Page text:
The Sovietization of Estonia began with the introduction of Stalinist communism, the expropriation of personal property, the nationalisation of the means of production, the introduction of the Russian language and the first deportations of Estonian landowners and private citizens. When Nazi Germany attacked the Soviet Union on June 22nd 1941 the situation for Estonians got even worse. The Nazis carried out their own repressions and about 5,500 Estonians died in concentration camps, ports were destroyed, 45% of industry and 40% of railways were damaged, the population decreased by around 200,000 people as over 80,000 people fled to the west and over 30,000 soldiers were killed in battle.
The defeat of the Nazis led to the Soviet seizing control of the Narva and Petseri border districts, arresting anyone who had supported the Nazis or not welcomed the Soviets, deporting 20,722 people to Siberia and introducing ethnic Russians into the country.
The destruction of the ports, industry and the railway system during the war had crippled the Estonian economy. The land which had been redistributed during the period of independence was seized and by mid-1949 more than 56% collectivised and many small farmers were deported to Siberia. On the other hand, industry was allowed relative freedom to grow and prosper.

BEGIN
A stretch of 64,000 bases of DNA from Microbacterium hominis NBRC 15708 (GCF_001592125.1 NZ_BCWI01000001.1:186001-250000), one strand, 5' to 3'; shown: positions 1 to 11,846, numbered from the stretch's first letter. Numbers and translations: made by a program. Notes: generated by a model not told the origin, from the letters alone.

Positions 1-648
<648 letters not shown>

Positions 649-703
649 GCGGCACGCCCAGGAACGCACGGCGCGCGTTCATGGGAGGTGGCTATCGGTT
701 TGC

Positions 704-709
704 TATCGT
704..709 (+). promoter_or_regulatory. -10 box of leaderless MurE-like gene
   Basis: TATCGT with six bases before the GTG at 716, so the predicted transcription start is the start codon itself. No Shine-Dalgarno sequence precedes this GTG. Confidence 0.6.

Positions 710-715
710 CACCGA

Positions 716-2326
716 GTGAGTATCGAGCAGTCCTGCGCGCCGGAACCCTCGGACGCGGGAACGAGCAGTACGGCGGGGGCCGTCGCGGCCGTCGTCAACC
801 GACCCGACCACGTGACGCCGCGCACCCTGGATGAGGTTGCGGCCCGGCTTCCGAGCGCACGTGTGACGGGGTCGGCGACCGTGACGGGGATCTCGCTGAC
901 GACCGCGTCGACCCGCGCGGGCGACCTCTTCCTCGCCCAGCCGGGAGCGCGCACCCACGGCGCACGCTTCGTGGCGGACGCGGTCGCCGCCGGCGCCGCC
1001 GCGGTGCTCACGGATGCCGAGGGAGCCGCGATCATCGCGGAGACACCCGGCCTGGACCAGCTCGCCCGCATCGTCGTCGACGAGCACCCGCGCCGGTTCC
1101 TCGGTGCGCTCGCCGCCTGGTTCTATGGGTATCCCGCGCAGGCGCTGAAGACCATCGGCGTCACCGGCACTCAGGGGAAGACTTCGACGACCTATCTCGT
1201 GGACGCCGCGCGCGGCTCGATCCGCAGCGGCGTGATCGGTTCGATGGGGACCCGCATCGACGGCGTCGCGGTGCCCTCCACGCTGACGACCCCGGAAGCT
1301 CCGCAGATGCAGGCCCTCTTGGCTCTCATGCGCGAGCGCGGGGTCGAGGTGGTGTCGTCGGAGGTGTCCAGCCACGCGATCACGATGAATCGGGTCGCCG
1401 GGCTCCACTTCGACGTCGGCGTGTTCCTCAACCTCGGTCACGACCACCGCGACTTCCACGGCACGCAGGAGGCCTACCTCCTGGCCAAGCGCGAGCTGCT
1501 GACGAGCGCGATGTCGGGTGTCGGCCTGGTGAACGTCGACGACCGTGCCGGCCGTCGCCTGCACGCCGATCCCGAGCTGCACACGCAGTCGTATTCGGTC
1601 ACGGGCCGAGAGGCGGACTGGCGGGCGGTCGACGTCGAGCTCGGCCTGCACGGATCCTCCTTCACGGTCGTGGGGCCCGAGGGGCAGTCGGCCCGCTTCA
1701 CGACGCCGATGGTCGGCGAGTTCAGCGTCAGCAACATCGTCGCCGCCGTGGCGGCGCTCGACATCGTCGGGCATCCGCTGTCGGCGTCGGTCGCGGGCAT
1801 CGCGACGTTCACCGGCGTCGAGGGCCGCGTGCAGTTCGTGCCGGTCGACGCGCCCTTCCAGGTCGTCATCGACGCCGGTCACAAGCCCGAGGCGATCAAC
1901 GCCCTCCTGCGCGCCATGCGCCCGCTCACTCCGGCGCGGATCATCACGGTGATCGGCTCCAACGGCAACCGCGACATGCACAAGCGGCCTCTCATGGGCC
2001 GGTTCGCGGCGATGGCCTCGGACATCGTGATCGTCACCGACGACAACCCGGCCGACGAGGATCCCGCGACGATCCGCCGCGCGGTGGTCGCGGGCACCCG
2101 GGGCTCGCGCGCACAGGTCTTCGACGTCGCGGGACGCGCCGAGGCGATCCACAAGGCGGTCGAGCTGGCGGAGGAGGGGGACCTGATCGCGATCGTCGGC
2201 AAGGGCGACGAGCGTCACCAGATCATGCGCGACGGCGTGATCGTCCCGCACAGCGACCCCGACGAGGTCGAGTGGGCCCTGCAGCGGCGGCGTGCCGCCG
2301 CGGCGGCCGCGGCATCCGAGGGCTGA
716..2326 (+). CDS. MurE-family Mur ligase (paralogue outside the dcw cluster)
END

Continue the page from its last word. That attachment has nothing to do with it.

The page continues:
Things improved greatly after Stalin’s death and Estonia was allowed greater contact with the west. Ties were re-opened with Finland and the Finnish president made a visit to Tallinn. This resulted in the opening up of sea lanes between the two countries and the construction of the Sokos Hotel Viru to accommodate the new tourists and business people. The signal blockers came down from St Olaf’s spire to give Estonians access to Finnish television and radio. All ties with the west were carefully monitored by the KGB from the HQ in Pikk and their listening station in the Hotel Viru but there was much more freedom and Estonian culture was allowed to emerge from the Soviet cultural reform.
Step by step Estonians gained more freedoms and more self-control. This approach contrasted with the violent approach of Latvia and Lithuania, and so Estonia managed to avoid the crackdowns and murders of January 1991. During the August coup of 1991, when Gorbachev was kidnapped, the Estonian government was able to give the West a clear view of the events unfolding in the USSR as it had regained control of its telecommunications systems. On August 20th 1991 the Estonian government reissued its declaration of independence and the USSR Supreme Soviet recognised it on September 6th. Soviet troops formally withdrew on August 31st 1994.
The desovietisation of Estonia was pretty swift with the country quickly opening up ties to the west and demolishing the statues and plagues which represented Soviet rule and the Soviet version of history. Some of these can now see preserved in the basement of the Museum of Occupations.
PS The cotton mill in Narva County went bankrupt and was bought by a Swedish company.